Games, of course, don’t just involve height and width. Buildbox co-founder, Nik Rudenko, and Buildbox Instructor, Zack Griset, recently discussed the Golden Ratio on YouTube as it relates to game development and defined it as the perfect combination of camera position, character size and game speed.
3. Clarify Your Game Objectives
The goals you have set for your players need to be clear for an enjoyable gameplay. While you can certainly have more than one objective for the game, or different objectives in different levels, they should be cohesive and fit within the theme of your game. Common game objectives include:
- Destroy or capture: eliminating an opponent’s presence from the game, like in chess.
- Territorial control: controlling the game area, like in Go or Reversi.
- Collection: such as coins or other items.
- Solve: mysteries or riddles.
- Race: as well as chasing or escaping.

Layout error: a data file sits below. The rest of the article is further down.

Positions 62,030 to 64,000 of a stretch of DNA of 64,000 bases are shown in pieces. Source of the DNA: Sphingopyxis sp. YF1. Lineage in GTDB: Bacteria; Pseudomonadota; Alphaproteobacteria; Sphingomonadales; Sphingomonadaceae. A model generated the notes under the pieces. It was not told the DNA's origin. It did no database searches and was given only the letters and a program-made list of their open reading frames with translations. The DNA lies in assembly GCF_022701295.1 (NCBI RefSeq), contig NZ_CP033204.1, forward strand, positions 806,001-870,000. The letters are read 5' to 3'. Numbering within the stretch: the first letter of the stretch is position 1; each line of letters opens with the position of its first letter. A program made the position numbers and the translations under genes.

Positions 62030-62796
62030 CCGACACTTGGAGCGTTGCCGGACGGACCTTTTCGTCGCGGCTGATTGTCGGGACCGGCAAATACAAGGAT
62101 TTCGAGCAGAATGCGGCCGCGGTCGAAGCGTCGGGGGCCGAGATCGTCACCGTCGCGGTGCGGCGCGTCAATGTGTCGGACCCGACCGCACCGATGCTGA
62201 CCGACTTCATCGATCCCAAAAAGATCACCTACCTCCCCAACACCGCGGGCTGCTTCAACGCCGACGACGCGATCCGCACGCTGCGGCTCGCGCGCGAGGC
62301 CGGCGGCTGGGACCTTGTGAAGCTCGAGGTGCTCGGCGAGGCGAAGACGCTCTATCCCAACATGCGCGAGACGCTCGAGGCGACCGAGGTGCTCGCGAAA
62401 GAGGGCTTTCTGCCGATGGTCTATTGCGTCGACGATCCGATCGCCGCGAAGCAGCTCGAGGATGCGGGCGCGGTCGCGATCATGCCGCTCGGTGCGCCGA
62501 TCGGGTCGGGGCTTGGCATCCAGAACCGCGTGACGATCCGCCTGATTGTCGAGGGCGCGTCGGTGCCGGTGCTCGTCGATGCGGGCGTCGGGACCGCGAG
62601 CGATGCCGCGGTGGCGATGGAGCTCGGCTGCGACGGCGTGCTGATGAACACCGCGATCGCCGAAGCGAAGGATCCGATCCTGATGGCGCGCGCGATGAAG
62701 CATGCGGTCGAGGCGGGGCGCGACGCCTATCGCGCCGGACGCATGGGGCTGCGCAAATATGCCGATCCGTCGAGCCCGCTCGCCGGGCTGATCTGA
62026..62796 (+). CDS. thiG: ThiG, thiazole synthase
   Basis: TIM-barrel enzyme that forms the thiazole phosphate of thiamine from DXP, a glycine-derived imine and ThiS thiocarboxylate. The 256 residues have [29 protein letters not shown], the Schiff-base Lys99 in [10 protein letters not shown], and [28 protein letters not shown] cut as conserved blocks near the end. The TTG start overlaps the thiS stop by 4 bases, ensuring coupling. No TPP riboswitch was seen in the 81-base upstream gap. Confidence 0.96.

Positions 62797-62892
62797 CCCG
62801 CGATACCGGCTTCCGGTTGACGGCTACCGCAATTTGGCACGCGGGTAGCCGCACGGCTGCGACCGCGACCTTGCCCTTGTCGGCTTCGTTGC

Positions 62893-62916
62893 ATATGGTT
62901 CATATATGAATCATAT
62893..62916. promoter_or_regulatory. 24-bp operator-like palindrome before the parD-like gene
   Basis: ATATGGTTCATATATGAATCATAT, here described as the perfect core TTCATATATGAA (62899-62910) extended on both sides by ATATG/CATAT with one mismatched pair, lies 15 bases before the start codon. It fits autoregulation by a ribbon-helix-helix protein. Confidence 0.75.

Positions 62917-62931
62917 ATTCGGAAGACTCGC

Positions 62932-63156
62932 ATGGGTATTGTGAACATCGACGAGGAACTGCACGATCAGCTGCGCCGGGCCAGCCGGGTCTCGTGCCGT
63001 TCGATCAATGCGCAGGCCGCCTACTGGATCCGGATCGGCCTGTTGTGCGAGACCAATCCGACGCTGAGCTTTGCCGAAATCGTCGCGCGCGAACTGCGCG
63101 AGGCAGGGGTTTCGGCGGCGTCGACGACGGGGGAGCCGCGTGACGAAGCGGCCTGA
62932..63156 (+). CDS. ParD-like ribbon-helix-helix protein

- Spatial alignment: such as Tetris or Tic-Tac-Toe.
- Build: such as The Sims.
Similarly, the results from negating a goal need to be clear as well. For example, if a character crashes into an object, does the level immediately end, do they lose health or power, or do they lose points?
4. Focus on Your Camera Style
Camera movement in 2D games is much more limited than in 3D, but that doesn’t mean it doesn’t require planning. Because the camera is limited to scrolling movement, you need to decide how your artwork is going to be projected. You can use 2D art, which eliminates the problem entirely, or you can use 3D art in your 2D game, which gives an illusion of three dimensions, with just a few design complications.
Carefully defining camera movement can create a more engaging – and often more challenging – game experience for players. Preventing the camera from scrolling backward, for example, limits the player’s opportunity to prepare for oncoming obstacles, even if the character can move backward.